Select your localized edition:

Close ×

More Ways to Connect

Discover one of our 28 local entrepreneurial communities »

Be the first to know as we launch in new countries and markets around the globe.

Interested in bringing MIT Technology Review to your local market?

MIT Technology ReviewMIT Technology Review - logo

 

Unsupported browser: Your browser does not meet modern web standards. See how it scores »

{ action.text }

General Motors is getting into the extremely fuel-efficient delivery van business with an investment in the startup Bright Automotive, it announced today. It’s buying a minority stake in the start-up, which is developing a plug-in hybrid van aimed at fleet customers. The van can travel 38 miles on battery power alone, or it can act as a hybrid, combining gas and electric power to get 36 miles per gallon.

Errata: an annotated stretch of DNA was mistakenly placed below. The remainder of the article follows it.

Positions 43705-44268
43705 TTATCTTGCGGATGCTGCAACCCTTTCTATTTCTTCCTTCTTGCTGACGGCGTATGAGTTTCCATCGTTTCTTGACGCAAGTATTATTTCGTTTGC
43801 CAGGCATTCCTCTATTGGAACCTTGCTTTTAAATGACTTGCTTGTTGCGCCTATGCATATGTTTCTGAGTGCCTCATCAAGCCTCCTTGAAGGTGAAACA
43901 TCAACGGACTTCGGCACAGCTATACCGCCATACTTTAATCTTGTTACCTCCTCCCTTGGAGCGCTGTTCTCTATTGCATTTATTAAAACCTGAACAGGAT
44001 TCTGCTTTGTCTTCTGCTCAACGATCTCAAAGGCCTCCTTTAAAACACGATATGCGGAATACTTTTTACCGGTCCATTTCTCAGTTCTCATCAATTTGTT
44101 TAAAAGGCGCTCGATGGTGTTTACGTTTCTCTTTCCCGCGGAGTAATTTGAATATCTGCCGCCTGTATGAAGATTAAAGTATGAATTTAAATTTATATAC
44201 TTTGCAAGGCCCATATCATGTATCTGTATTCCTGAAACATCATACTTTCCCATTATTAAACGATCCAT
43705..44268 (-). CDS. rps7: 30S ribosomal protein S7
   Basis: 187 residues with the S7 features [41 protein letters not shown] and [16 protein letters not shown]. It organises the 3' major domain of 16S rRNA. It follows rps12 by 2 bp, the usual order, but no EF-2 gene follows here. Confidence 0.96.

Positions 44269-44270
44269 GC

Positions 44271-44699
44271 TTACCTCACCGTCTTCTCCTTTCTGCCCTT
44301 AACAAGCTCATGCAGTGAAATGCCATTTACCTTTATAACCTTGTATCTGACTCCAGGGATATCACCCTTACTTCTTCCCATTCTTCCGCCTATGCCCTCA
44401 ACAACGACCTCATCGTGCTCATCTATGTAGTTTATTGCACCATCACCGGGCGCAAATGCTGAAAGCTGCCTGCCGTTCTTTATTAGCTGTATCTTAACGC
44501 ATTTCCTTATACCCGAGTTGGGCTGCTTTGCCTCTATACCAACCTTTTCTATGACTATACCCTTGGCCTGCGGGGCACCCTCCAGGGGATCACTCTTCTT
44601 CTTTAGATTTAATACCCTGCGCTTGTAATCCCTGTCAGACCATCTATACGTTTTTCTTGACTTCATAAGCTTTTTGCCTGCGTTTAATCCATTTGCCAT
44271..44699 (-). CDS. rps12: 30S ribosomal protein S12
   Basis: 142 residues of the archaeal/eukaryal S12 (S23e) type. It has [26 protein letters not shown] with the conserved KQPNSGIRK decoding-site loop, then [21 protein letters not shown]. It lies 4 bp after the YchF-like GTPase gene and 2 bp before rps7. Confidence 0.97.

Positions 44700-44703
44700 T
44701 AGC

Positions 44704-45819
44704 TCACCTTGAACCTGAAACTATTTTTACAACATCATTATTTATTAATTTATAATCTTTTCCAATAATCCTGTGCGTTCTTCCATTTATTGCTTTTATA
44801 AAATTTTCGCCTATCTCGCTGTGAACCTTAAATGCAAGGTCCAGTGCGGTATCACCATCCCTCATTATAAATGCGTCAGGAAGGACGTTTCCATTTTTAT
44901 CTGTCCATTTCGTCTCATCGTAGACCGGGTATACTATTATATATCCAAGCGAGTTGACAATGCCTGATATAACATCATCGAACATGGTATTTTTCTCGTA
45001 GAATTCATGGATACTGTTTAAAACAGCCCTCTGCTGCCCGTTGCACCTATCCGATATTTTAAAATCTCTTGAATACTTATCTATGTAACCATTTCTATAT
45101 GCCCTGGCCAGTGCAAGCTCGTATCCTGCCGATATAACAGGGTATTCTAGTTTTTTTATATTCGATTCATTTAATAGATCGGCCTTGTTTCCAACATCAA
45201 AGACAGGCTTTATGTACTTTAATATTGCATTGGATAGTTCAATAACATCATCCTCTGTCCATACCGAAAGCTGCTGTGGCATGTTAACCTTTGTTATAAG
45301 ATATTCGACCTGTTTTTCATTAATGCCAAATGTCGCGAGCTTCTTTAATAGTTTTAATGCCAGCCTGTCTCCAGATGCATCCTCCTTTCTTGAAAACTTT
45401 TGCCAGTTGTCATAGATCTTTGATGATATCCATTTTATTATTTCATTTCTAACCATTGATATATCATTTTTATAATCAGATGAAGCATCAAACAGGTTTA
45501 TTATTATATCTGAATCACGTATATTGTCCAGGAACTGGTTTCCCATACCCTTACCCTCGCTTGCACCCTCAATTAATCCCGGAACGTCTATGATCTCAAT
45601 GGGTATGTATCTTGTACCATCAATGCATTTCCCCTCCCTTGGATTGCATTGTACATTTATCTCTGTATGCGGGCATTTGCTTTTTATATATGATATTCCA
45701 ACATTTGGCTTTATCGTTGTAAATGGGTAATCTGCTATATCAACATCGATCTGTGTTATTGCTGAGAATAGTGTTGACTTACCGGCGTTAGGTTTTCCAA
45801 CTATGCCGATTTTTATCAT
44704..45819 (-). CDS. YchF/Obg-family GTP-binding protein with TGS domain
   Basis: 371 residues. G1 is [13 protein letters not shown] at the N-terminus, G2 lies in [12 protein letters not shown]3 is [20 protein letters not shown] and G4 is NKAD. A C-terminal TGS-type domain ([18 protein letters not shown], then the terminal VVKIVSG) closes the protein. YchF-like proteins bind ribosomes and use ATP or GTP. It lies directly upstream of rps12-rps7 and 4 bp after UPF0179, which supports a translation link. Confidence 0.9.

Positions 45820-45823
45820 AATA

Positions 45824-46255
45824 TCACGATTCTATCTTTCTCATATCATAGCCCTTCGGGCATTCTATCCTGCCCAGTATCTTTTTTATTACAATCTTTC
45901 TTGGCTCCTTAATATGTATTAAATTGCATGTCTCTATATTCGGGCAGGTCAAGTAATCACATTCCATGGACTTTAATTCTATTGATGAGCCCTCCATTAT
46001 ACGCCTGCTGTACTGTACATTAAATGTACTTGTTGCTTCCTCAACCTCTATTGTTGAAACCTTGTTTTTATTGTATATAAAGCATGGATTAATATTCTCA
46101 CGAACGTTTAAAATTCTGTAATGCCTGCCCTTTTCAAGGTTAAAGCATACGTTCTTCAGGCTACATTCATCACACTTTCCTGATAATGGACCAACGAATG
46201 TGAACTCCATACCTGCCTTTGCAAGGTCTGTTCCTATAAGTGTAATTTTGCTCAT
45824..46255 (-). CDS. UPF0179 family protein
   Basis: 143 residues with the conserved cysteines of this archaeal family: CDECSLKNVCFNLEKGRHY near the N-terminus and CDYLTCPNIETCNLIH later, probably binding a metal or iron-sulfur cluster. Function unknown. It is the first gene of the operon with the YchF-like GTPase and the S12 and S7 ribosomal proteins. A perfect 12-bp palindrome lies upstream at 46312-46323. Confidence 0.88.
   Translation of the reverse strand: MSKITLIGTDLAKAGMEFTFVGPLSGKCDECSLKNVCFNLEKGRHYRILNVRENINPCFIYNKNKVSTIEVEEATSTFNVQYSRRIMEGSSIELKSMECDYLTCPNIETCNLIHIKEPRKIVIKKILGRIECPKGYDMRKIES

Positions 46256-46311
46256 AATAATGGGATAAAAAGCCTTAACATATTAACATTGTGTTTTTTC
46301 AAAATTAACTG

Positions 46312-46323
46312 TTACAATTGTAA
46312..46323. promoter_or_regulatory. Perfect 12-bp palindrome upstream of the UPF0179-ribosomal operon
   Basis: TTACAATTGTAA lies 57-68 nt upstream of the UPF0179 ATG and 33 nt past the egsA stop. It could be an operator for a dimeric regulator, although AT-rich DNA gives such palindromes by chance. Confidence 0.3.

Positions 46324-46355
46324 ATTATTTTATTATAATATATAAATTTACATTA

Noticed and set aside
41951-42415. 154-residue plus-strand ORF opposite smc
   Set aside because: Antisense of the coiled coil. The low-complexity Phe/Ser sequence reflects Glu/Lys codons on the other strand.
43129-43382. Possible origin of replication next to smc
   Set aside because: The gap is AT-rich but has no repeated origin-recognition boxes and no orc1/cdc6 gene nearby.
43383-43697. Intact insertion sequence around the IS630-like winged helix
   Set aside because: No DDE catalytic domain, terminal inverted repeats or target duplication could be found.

The vehicle seems to be a challenge to Ford’s successful Transit Connect, a conventional gas or diesel powered delivery van that will be offered as an electric vehicle later this year. GM says that the Bright van has the advantage of having a longer range than the Ford electric vehicle, which can only go 80 miles on a charge. The Bright van has a range of about 400 miles when using both electric and gas power.

The Bright van also has an unusual hybrid arrangement. The front wheels will be powered by a gas engine (the engine and transmission will come from GM) and the rear wheels will be powered by an electric motor. Bright has developed control systems that coordinated between them.

3 comments. Share your thoughts »

Tagged: Energy, energy, battery, GM, plug-in hybrid, General Motors, electric, Bright Automotive

Reprints and Permissions | Send feedback to the editor

From the Archives

Close

Introducing MIT Technology Review Insider.

Already a Magazine subscriber?

You're automatically an Insider. It's easy to activate or upgrade your account.

Activate Your Account

Become an Insider

It's the new way to subscribe. Get even more of the tech news, research, and discoveries you crave.

Sign Up

Learn More

Find out why MIT Technology Review Insider is for you and explore your options.

Show Me